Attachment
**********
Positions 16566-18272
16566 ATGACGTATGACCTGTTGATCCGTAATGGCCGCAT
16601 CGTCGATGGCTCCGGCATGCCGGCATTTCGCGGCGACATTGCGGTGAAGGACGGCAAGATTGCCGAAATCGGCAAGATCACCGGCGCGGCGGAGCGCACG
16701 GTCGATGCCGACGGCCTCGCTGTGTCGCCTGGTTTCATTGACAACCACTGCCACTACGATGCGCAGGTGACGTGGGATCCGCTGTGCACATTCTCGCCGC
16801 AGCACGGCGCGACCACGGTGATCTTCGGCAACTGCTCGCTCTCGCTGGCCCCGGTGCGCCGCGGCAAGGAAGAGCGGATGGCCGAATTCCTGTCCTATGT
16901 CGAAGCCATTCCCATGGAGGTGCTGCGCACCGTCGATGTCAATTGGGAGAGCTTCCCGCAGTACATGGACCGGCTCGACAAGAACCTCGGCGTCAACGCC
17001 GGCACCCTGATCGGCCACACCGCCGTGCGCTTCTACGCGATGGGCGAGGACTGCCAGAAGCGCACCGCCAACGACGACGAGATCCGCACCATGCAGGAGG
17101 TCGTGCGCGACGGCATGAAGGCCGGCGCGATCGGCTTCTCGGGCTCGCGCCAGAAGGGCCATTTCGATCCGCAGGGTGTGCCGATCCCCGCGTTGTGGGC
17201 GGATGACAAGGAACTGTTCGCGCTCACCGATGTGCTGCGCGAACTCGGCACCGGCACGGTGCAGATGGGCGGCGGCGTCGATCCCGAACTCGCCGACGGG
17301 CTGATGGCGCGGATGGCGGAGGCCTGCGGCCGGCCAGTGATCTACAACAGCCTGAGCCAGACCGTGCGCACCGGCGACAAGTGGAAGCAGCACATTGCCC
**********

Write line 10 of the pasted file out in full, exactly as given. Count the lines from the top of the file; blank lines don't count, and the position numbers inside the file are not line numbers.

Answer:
17301 CTGATGGCGCGGATGGCGGAGGCCTGCGGCCGGCCAGTGATCTACAACAGCCTGAGCCAGACCGTGCGCACCGGCGACAAGTGGAAGCAGCACATTGCCC